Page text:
Global congress identifies priorities for combating counterfeiting and piracy
Counterfeiting and piracy are a global epidemic, reaching a scale now too great for individual governments, industry sectors or companies to solve.
In response, top government officials, business leaders and international law enforcement officials met in Geneva to call for a greater global marshalling of efforts and resources to counter the growing illegal trade in counterfeit and pirate products. The call for action came at the Third Global Congress on Combating Counterfeiting and Piracy, which convened in January 2007.
Over 1 000 delegates and 60 eminent speakers from 107 countries identified disturbing new developments in the growth of counterfeit and pirating activities and laid out recommendations for joint government-business initiatives to step up enforcement. Approximately 70 suggestions for action were distilled from the two days of debate and now constitute a valuable ‘blue-print’ for international, regional and national efforts to combat counterfeiting and piracy.
At the congress, Kamil Idris, Director General of the World Intellectual Property Organization (WIPO), said: “Counterfeiters and pirates are thwarting economic development and endangering health and safety. Their methods are sophisticated, their reach is far and their crimes claim victims every day.”
Robert Mallett, a senior vice-president at Pfizer, warned that one out of five individuals may use a counterfeit pharmaceutical within five years. Pirated and counterfeit goods are finding their way into legitimate distribution channels, while the Internet is making it easier for these illegal goods to reach consumers, congress delegates pointed out. At the same time, a lack of controls in free trade zones is making these areas attractive havens for counterfeiters.
The recommendations drawn up at the congress focused on raising awareness, improving cooperation & coordination, building capacity and promoting better legislation & enforcement. Among the suggested actions, delegates urged the following:
Review sanctions to ensure they act as strong deterrents to counterfeiters and pirates and are applied by national and local law enforcement officials and the judiciary;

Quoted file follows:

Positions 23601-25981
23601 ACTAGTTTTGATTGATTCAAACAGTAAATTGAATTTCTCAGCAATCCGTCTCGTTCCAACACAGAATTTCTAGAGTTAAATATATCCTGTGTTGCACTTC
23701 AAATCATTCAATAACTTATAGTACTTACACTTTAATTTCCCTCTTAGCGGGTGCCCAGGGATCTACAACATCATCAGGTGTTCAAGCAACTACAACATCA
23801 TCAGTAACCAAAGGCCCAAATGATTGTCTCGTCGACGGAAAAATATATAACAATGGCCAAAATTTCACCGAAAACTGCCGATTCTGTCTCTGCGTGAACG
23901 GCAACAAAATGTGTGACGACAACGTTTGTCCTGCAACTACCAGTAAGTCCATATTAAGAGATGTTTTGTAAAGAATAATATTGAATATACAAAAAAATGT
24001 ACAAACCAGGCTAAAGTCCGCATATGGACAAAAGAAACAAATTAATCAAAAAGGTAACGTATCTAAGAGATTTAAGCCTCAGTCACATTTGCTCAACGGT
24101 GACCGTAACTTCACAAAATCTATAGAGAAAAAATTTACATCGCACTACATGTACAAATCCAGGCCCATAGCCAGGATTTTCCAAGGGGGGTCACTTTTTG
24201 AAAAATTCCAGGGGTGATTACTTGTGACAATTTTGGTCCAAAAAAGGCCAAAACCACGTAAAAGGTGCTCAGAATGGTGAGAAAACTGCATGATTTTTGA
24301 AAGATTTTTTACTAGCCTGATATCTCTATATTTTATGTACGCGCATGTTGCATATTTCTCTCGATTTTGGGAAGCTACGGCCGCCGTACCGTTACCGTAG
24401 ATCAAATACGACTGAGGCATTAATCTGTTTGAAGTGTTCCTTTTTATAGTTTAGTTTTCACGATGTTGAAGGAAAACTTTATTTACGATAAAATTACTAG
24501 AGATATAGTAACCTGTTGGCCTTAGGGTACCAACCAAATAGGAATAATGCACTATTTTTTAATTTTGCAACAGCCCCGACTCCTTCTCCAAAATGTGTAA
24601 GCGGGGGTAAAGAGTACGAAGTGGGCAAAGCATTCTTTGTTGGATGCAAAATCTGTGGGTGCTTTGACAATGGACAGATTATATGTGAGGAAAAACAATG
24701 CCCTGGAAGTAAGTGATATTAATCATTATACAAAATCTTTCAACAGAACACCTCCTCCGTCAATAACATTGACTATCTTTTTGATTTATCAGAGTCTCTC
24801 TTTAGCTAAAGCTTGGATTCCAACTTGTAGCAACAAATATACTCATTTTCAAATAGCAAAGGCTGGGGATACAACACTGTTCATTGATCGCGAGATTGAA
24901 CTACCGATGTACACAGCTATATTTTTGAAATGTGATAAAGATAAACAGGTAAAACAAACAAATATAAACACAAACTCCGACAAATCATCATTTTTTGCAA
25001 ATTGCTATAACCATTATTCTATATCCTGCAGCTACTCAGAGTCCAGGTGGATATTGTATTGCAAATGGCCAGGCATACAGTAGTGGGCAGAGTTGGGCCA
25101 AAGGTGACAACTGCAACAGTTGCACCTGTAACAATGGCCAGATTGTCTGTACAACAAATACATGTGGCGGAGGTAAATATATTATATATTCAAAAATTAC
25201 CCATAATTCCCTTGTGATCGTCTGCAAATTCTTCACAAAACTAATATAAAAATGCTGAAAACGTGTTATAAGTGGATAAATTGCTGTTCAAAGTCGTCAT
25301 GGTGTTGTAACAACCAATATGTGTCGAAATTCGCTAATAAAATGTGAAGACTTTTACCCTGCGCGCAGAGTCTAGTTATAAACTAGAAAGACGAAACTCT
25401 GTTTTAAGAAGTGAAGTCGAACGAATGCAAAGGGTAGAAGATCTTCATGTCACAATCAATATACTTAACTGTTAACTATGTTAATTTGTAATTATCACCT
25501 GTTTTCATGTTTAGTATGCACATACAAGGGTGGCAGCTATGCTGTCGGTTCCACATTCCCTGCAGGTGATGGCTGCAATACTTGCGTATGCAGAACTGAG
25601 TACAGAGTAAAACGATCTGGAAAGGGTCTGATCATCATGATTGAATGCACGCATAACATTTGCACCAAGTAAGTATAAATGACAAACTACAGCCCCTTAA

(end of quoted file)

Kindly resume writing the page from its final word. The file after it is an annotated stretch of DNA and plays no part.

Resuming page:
Elaborate rules to facilitate seizures of counterfeit goods in free trade zones;
- Review proposals to develop an international treaty on the manufacture and distribution of counterfeit goods;
- Sufficiently train and equip national intellectual property (IP) enforcement units to enable efficient enforcement action and effective sanctions against counterfeiting and piracy; and
Establish guidelines for the global protection of IP rights. The Geneva recommendations will soon be consolidated with recommendations extending from the First Global Congress (Brussels 2004) and the Second Global Congress (Lyon 2005), forming a valuable body of knowledge that significantly advances the concept of a global consensus on priority actions that must be collectively undertaken by governments and industry in meeting their common goal of reducing counterfeiting and piracy.
The Global Congress on Combating Counterfeiting and Piracy has emerged as the premier global forum for government officials and business professionals to share information and best practice and discuss solutions to counterfeiting and piracy. WIPO, the International Criminal Police Organization and the World Customs Organization in cooperation with the International Trademark Association, the International Chamber of Commerce (ICC), and the International Security Management Association partner in convening the annual international event.
An ICC initiative, Business Action to Stop Counterfeiting and Piracy (BASCAP), also fosters business collaboration with government and is working to secure more accurate data, share best practice, and raise public awareness of the damage wreaked by the illegal activity.
Business Action to Stop Counterfeiting and Piracy (BASCAP), also fosters business collaboration with government and is working to secure more accurate data, share best practice, and raise public awareness of the damage wreaked by the illegal activity.